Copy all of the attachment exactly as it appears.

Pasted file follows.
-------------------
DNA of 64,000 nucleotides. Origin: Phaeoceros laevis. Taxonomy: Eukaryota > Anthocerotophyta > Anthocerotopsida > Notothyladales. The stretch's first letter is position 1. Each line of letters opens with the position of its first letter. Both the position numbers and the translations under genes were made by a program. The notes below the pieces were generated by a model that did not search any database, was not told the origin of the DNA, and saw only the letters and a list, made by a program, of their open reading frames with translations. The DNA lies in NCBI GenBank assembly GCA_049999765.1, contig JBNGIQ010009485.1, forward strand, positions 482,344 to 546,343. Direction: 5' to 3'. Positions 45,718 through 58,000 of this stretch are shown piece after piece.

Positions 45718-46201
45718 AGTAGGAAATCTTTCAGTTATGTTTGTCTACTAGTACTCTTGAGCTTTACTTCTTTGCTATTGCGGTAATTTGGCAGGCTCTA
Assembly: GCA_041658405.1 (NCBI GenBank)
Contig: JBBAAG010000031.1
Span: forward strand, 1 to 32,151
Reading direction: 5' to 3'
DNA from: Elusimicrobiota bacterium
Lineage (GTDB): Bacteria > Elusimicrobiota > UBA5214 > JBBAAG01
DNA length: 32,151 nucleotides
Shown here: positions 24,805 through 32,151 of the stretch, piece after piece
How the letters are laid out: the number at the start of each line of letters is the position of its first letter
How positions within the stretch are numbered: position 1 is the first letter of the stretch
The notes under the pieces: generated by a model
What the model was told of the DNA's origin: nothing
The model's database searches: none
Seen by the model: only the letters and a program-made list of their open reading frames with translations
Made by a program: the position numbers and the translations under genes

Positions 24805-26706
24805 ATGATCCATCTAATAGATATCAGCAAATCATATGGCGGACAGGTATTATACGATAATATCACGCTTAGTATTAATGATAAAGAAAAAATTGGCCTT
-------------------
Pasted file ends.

DNA of 64,000 nucleotides. Origin: Phaeoceros laevis. Taxonomy: Eukaryota > Anthocerotophyta > Anthocerotopsida > Notothyladales. The stretch's first letter is position 1. Each line of letters opens with the position of its first letter. Both the position numbers and the translations under genes were made by a program. The notes below the pieces were generated by a model that did not search any database, was not told the origin of the DNA, and saw only the letters and a list, made by a program, of their open reading frames with translations. The DNA lies in NCBI GenBank assembly GCA_049999765.1, contig JBNGIQ010009485.1, forward strand, positions 482,344 to 546,343. Direction: 5' to 3'. Positions 45,718 through 58,000 of this stretch are shown piece after piece.

Positions 45718-46201
45718 AGTAGGAAATCTTTCAGTTATGTTTGTCTACTAGTACTCTTGAGCTTTACTTCTTTGCTATTGCGGTAATTTGGCAGGCTCTA
Assembly: GCA_041658405.1 (NCBI GenBank)
Contig: JBBAAG010000031.1
Span: forward strand, 1 to 32,151
Reading direction: 5' to 3'
DNA from: Elusimicrobiota bacterium
Lineage (GTDB): Bacteria > Elusimicrobiota > UBA5214 > JBBAAG01
DNA length: 32,151 nucleotides
Shown here: positions 24,805 through 32,151 of the stretch, piece after piece
How the letters are laid out: the number at the start of each line of letters is the position of its first letter
How positions within the stretch are numbered: position 1 is the first letter of the stretch
The notes under the pieces: generated by a model
What the model was told of the DNA's origin: nothing
The model's database searches: none
Seen by the model: only the letters and a program-made list of their open reading frames with translations
Made by a program: the position numbers and the translations under genes

Positions 24805-26706
24805 ATGATCCATCTAATAGATATCAGCAAATCATATGGCGGACAGGTATTATACGATAATATCACGCTTAGTATTAATGATAAAGAAAAAATTGGCCTT